Louise Nevelson is undoubtedly one of the titans of modern sculpture, but I always found her best-known works to be a bit staid. Grids of interlocking boxes populated with all manner of geometric shapes painted black or white all over, they seemed regimented and a bit coffin-like. This exhibition at L&M Arts focuses on her work from the 1970s and breathes new life into her legacy.
Most of the works are large wall pieces. While still rectangular and matte black, their constituent shapes have broken free of the grid, interlocking and overlapping in a way that is almost painterly.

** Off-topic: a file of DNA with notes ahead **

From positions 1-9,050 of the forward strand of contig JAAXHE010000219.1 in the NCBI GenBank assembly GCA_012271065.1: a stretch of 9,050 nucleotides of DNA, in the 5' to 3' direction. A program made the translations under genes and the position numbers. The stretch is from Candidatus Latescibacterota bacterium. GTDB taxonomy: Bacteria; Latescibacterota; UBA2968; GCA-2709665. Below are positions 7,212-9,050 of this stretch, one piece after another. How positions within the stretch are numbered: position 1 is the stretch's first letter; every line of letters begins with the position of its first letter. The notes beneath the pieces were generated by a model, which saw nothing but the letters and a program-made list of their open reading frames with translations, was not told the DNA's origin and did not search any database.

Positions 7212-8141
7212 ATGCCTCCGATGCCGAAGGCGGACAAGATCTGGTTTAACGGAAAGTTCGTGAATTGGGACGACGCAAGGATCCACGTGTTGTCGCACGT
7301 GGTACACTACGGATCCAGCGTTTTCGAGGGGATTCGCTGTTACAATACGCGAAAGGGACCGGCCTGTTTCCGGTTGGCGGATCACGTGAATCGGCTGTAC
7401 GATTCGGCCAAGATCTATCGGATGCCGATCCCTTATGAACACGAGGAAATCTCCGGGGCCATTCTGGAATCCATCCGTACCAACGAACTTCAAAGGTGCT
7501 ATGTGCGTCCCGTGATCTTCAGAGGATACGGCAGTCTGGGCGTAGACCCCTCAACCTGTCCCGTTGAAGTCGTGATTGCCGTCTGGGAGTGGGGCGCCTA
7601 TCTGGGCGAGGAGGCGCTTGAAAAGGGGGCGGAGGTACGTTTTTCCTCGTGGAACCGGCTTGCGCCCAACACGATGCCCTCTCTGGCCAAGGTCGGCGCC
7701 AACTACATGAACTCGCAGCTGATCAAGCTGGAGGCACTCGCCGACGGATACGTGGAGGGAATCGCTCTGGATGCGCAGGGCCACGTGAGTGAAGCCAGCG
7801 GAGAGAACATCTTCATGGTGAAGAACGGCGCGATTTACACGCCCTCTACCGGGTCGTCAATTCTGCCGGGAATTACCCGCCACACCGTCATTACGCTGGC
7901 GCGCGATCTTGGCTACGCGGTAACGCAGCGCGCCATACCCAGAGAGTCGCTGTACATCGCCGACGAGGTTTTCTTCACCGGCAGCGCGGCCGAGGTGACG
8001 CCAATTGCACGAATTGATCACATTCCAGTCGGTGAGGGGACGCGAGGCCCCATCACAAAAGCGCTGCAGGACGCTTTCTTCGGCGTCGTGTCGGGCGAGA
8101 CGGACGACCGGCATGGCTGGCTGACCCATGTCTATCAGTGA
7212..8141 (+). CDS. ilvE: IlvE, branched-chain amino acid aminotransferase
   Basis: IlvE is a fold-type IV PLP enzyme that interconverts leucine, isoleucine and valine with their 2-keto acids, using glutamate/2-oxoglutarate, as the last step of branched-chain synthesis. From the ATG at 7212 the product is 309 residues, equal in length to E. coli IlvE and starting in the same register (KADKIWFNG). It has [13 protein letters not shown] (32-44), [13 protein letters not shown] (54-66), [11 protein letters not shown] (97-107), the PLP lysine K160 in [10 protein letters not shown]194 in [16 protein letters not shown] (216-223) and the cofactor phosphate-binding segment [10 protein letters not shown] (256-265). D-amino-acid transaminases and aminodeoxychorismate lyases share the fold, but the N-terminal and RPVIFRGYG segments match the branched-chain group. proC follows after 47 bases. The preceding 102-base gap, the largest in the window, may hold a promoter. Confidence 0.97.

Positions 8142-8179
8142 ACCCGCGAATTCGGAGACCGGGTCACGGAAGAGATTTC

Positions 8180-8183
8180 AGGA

The shapes are larger and more recognizable — a turned table leg, the back of a chair — and while they still have a funereal air, they are also united in an insistent, percussive rhythm. The thick wooden forms appear to move through and against each other in a kind of dance. Blending the domestic, the industrial and the corporeal, they are at once tableaux, machines and tombs.
Another welcome surprise is Nevelson’s collages, several of which incorporate pieces of cardboard against which she spray-painted parts of her sculptures. In this sense they are like the shadows of the black objects, pure contours assembled with a Matisse-like eye for pattern and visual rhymes.